It's hard not to struggle with the feeling, lately, that my body's betrayed me.
Like most women I know - a fact heartbreaking in and of itself - it's taken me a long time to learn how to accept what I see when I look in the mirror. And if we're being brutally honest, I've never quite gotten there, never exactly been able to be happy with what I see without letting in the running critique of criticism I feed myself.
But around this winter, I'd finally gotten to a place where I'd made peace with my body. Sure, there were days that I looked in the mirror and cringed. But I was putting in 40+ mile weeks on the road, I was planking and crunching my way through pilates classes - I was finally starting to lessen how self-critical I was. I was proud of what we could accomplish together, my body and me.
Then my hip shattered, and I felt betrayed. Which is sort of a silly way to feel, I acknowledge, but there it is. My body had completely given out, I was trapped to a bed, and I felt like it had quit on me.
I thought this part of the injury - the mental part - would get easier as I got stronger, but it hasn't. Part of that is the physical reality of the situation : I haven't been able to train as I would have liked for the past four months, and I can see and feel my body changing because of it. My friends (who are all saints) assure me that I don't look different, but I know. I feel it. I feel it in my clothes, I feel it in the muscle definition I can watch disappearing little by little, before I'm strong enough to get the chance to rebuild it. And that tiny feeling is enough to let that inner monologue come creeping back : not good enough. Not strong enough. And pissed, so pissed, that my body quit on me.
Even small victories are tinged with a bitter edge. Yesterday, I held a plank on my toes for the first time since injury. It was for 30 seconds, and it felt like I'd run another marathon. But last night, all I could think about was how pre-injury, I could hold a plank for almost two minutes.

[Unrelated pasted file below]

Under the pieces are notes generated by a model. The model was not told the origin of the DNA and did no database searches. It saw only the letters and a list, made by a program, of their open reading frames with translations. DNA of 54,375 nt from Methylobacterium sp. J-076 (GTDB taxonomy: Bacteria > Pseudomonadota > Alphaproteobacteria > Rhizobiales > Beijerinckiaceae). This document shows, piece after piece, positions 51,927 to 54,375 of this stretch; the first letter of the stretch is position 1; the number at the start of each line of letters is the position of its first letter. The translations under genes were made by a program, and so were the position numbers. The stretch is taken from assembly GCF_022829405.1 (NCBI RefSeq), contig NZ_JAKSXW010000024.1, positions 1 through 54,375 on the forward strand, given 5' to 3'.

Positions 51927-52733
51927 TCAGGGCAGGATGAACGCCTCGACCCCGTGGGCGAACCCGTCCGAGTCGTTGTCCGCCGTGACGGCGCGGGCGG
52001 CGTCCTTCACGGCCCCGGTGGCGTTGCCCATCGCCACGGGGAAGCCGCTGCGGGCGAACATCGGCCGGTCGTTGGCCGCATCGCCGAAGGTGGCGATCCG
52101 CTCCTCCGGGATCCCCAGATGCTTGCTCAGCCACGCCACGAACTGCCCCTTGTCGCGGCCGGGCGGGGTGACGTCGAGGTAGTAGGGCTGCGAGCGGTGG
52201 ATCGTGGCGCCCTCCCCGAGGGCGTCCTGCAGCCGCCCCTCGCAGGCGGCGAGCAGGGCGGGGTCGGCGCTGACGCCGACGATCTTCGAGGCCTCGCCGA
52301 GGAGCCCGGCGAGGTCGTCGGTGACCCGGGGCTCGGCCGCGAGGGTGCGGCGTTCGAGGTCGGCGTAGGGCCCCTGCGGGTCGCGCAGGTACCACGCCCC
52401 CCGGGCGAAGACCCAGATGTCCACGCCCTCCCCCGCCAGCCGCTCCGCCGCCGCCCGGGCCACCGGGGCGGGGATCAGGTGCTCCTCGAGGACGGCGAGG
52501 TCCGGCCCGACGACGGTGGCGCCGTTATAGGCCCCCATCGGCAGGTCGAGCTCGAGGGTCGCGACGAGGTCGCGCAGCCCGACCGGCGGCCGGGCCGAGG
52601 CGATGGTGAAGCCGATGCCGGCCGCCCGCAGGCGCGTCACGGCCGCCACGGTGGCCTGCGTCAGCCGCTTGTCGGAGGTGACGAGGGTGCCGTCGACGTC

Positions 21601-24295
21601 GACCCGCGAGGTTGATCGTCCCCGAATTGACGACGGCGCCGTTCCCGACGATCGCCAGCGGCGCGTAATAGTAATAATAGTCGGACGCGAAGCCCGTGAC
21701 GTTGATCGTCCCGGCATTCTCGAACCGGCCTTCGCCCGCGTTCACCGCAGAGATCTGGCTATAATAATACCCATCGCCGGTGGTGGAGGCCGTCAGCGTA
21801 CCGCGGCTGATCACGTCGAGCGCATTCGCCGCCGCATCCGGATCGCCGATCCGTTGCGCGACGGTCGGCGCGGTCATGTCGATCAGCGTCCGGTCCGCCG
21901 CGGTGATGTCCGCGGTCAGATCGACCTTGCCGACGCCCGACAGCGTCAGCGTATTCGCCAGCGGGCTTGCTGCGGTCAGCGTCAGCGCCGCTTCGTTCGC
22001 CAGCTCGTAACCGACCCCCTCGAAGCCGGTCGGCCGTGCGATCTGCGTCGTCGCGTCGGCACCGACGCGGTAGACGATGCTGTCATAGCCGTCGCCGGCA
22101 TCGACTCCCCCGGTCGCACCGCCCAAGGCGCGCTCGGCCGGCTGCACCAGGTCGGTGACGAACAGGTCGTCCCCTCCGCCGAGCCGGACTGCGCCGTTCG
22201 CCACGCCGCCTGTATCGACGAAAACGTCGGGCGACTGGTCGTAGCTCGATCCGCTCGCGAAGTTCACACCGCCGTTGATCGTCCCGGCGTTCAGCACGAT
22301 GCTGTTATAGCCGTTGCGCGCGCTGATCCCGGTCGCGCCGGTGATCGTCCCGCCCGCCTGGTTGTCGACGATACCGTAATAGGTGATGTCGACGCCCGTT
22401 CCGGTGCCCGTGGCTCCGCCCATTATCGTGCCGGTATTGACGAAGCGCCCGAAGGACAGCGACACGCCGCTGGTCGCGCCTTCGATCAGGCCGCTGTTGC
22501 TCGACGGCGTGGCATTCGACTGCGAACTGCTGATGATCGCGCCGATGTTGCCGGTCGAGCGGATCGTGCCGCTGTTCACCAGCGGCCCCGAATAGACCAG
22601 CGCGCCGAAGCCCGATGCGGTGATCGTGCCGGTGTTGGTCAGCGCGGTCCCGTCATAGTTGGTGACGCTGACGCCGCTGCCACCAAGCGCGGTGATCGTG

It doesn't help that every time I reach a new threshold of strength in physical therapy, a new challenge or edge is added. While, logically, I know this is important and necessary and a good sign, there's something uniquely frustrating in thinking you've conquered your limitations only to be presented with a new challenge (like side-stepping down a hallway with a resistance band wrapped tightly around your calves) that forces you to fall forward into your trainer's arms because dammit, you're not that strong yet and you need to be carried back to the start line. And also, my jean shorts don't fit quite as loosely as they did before I tore my hip to pieces and dammit, that makes it really hard to keep a smile on my face sometimes.
It's a constant reminder that my body isn't good enough for my own standards.
But that's when I need to get real with myself. At what point in my life have I ever reached my own impossibly high standards? Sure, it sucks that I can't wake up at 5 a.m. and watch the sun rise over the Washington Monument as I run past it. Sure, it sucks that I can't flip into a side plank with the ease I could in April. But would I really be happy with myself if I could?
My friends listened to me bemoan my frustrations with my body this weekend, including the deepest one : if my body quit on me and left me feeling broken, like it has, what if that never came back? What if all anyone ever saw when they looked at me was broken?
They listened to this and then one said, gently, that it was time to give my body a break. The body that's run a marathon. The body that tried its damnedest to get me to a second finish line, despite a traumatic injury. The body that is regrowing a major part of itself.
The body that can stand on the roof of Union Market and catch a glimpse of the whole city. The body that can float down a river - swimming without any pain! - and laugh with my friends so hard, and for so long, that my entire Saturday feels like a blur of side-splitting, ear-to-ear grinning love.
It's time to give my body a break, she told me lovingly. And for the first time, I feel like I actually understood what that meant. Maybe a part of the recovery that I haven't considered is that I also need to learn to love what I've been through, and the physical changes that's wrought. And maybe it means that a particular challenge of this recovery - and one that's long overdue - is to begin to treat myself more kindly.
It will, likely forever be an ongoing process. It will forever be mastering a return to squats, only to be told that from now on, I have to do all my rehabilitation squats while balancing on a Bosu ball. (That fucker.)
Anytime, lately, I've been harsh with myself - wondering out loud if I'll ever be anything but a girl with a broken body - another one of my best gals will look me in the eye and firmly say: "Hey! That's my friend. Don't you talk about my friend like that."
It makes me laugh every time, but it also sinks in every time. It's probably something we all need to say to ourselves more - hey! That's my hip. It's done some cool shit. Don't you talk about my hip like that.
So yes, I'm getting stronger. 30 second toe plank, hell yes. But I'm also realizing that I have a lot of work to do. There's nowhere to go but up.